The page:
Chief Wine Officer, Alti Wine Exchange
After having looked, in previous articles, at the wines from Pomerol and Saint-Emilion and digging into the Médoc and then Sauternes, let’s investigate a few other areas and wines from Bordeaux that may not be as obvious members of the fine and rare wine world, but that also deserve some attention.
Whoever is looking at collecting and investing in incredible wines must also know these three categories of fine Bordeaux, starting with the wines from the Graves & Péssac-Léognan.
Graves & Péssac-Léognan Wines – 1959 Châteaux Classification
The South of Bordeaux city, what is altogether referred to as the Graves area, is certainly home to some of the most reputable wines in the whole Bordeaux region.
Historically, Graves is considered the birthplace of Bordeaux’s high-quality red wines. Wines here had acquired a reputation for producing top wines as early as the 14th century. That’s hundreds of years before Dutch wine merchants and producers drained the marshes of the Médoc.
The Northern part of Bordeaux that came to prominence with the 1855 classification was virtually just a swamp before the 18th the century.
All the top chateaus we know today in Médoc didn’t exist, while many historical estates in the Graves did. It’s worth remembering.
But the wines from Graves were not classified before 1953 where some chateaus emerged as Grand Cru Classés for their red wines, while their dry whites were classified in 1959.
Later in 1987, a distinct appellation encompassing the North of the Graves area, just to the South of Bordeaux city, was created: the Péssac-Léognan appellation. This relatively new appellation in fact included all of the Grand Cru Classified Chateaus of Graves, clearly marking its superiority, at least on paper.
There are three aspects to remember from this if you’re looking at the best and/or most reputable wines here:
1) One Chateau in this area was in fact already classified in 1855, affirming it had already been identified as one of the most outstanding wines of Bordeaux. That’s Chateau Haut Brion, which is in fact one of the 5 Premier Grand Cru Classés for red wines on the left bank, alongside the top 1855 estates that are Latour, Lafite, Mouton and Margaux. Its neighbour Chateau called La Mission Haut Brion owned by the same owners is also a standout feature here. Those are, by far, the top two wines in the South of Bordeaux.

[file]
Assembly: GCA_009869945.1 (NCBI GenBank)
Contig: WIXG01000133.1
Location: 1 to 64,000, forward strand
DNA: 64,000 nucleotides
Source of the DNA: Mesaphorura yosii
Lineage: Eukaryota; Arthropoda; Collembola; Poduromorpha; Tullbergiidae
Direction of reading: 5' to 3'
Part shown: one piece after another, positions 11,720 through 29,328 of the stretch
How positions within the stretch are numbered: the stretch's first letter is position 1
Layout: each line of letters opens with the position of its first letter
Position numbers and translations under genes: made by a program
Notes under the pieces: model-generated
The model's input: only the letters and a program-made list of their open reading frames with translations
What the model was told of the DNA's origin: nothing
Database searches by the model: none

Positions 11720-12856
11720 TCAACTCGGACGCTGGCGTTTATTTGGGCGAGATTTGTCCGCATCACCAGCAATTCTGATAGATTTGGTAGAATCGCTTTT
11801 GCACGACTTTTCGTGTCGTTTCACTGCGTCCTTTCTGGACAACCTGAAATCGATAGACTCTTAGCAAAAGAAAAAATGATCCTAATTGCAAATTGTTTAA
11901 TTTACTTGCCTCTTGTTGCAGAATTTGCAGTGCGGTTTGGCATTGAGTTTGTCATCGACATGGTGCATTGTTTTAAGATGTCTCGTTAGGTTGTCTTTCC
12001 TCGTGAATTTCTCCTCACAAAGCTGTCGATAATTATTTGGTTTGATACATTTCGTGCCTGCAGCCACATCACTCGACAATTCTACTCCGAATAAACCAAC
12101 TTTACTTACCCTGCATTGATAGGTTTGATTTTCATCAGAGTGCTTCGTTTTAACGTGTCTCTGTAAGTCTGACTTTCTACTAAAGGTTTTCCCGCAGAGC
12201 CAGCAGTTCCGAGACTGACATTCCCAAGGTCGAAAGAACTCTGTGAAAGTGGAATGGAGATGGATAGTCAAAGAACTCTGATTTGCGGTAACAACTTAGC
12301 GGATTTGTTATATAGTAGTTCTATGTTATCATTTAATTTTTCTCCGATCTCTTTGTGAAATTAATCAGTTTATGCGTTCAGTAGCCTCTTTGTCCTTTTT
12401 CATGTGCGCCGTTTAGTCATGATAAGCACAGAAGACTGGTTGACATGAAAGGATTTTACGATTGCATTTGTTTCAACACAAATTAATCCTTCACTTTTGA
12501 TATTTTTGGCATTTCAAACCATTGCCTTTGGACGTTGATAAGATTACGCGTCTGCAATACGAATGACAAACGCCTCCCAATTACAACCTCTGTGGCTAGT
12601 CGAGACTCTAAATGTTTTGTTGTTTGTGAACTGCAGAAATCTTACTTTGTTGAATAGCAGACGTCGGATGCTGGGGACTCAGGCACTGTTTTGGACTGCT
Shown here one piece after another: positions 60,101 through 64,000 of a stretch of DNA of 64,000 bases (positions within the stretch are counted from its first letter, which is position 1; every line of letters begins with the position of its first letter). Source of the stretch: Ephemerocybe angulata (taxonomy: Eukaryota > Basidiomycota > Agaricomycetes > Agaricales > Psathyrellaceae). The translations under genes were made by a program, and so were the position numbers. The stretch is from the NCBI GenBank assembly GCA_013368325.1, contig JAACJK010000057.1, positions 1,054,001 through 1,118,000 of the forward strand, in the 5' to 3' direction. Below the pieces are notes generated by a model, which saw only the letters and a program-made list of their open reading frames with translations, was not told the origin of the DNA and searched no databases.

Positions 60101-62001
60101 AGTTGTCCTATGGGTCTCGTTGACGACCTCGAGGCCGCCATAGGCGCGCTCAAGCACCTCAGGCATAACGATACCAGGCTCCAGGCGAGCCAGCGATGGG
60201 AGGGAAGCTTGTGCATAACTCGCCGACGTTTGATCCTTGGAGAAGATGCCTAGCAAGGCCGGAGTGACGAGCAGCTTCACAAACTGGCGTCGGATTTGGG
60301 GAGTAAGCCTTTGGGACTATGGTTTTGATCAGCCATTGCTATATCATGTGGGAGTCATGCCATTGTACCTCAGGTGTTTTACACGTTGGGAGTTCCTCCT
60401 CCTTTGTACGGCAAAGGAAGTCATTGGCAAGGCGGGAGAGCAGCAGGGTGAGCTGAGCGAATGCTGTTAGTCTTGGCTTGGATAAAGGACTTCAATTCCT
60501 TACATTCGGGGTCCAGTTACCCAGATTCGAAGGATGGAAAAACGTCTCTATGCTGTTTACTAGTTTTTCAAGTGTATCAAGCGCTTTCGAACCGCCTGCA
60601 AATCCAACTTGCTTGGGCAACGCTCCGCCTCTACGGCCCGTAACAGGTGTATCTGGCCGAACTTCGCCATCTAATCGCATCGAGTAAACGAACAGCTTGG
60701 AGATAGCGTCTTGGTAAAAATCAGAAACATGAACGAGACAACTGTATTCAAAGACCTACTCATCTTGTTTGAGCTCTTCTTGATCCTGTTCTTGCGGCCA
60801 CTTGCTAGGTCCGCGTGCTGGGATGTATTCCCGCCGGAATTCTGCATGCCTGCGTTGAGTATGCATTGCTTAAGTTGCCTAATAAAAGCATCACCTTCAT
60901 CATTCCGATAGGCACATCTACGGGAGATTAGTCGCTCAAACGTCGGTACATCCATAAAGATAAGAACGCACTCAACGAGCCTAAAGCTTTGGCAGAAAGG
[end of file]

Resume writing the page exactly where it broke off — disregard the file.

2) Beyond those, the best Chateaus in this area, Graves and Pessac-Léognan, are the ones classified in 1959. Look out for top names such as Chateau Pape-Clement, Haut Bailly, Smith-Haut-Lafitte, or Domaine de Chevalier in particular. Also consider the full list of Classified Grands Crus further down below.
3) This area is not only excellent for red wines, which are generally on a slightly milder and smoother than those of Médoc and better faster at a young age, but it also makes some of the most extraordinary white wines in Bordeaux, generally with a large proportion of barrel-fermented Sauvignon Blanc. Those ones are extremely complex and surprisingly age-worthy.
Finally, I’ll add that THE most expensive wine in Bordeaux is made in Graves. Called Liber Pater, it’s recently overtaken Petrus of Pomerol as the priciest flasks in Bordeaux. Extremely rare expensive wine made from ancient local grape types. Worth having in mind too.